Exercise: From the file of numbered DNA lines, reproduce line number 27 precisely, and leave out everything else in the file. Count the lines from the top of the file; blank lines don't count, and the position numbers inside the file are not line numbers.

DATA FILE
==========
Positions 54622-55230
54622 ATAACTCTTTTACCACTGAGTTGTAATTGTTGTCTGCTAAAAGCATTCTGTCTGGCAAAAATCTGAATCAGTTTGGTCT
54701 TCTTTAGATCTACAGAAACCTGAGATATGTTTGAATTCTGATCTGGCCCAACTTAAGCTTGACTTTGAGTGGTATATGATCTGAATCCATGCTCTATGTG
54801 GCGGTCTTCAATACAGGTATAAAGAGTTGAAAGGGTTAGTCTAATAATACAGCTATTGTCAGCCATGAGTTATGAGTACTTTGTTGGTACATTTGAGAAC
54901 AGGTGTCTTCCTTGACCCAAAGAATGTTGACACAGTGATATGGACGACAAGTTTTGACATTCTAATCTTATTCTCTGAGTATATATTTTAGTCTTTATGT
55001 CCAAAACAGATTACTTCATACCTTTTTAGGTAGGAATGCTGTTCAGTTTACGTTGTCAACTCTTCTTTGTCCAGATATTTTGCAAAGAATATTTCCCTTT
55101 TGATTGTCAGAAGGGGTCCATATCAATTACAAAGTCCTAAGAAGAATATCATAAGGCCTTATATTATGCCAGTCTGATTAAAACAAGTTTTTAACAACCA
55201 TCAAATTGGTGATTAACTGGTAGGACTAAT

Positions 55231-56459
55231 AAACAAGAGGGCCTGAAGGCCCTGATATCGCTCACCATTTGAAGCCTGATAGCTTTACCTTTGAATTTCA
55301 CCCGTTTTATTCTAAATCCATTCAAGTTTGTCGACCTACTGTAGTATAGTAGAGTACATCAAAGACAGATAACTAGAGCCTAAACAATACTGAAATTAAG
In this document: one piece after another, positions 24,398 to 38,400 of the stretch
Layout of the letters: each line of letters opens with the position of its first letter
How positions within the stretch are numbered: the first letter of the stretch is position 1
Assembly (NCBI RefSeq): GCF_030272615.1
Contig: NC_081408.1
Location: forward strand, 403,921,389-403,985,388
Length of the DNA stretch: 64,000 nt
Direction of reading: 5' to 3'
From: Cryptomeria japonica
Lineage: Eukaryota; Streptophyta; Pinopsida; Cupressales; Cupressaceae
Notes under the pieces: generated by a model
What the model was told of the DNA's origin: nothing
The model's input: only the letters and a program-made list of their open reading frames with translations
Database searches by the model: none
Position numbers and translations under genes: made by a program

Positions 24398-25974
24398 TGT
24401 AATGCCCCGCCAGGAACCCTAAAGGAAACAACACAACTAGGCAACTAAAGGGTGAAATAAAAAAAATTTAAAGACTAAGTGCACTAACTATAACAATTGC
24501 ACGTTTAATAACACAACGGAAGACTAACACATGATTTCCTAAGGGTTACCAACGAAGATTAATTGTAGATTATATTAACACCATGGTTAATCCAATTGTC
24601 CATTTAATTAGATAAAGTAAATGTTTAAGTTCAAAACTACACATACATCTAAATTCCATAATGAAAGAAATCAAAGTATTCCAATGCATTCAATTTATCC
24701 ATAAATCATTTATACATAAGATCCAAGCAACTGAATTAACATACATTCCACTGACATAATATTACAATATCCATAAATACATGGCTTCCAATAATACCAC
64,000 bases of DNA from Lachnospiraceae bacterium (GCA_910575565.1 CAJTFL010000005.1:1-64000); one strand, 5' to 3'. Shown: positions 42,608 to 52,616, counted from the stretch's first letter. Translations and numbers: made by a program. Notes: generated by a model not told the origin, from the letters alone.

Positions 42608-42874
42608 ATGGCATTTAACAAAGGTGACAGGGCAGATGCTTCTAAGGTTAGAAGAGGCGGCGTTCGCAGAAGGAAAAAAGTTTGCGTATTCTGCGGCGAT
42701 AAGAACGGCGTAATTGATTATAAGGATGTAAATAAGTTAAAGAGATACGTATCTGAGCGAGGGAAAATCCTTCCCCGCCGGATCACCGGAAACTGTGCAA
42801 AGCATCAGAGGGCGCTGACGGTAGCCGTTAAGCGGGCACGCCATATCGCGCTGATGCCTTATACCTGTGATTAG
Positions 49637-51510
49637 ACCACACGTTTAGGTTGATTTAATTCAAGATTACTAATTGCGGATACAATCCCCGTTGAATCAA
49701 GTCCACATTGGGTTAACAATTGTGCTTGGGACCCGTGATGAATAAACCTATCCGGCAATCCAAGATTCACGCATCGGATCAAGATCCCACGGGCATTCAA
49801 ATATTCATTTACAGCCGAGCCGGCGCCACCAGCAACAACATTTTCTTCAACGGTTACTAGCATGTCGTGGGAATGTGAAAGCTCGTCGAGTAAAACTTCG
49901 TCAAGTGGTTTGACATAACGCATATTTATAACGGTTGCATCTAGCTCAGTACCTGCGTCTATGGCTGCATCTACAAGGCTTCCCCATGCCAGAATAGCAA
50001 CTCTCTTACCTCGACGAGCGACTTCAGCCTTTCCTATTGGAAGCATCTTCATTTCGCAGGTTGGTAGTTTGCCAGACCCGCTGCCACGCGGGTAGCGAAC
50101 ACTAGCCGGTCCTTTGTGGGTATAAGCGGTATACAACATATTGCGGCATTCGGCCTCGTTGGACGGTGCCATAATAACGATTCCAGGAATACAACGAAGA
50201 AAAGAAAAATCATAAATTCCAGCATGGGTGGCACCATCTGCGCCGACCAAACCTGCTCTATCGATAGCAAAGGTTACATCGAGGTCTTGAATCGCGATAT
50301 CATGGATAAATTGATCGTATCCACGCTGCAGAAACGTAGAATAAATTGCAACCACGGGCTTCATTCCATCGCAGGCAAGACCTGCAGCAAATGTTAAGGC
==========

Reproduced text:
Positions 24398-25974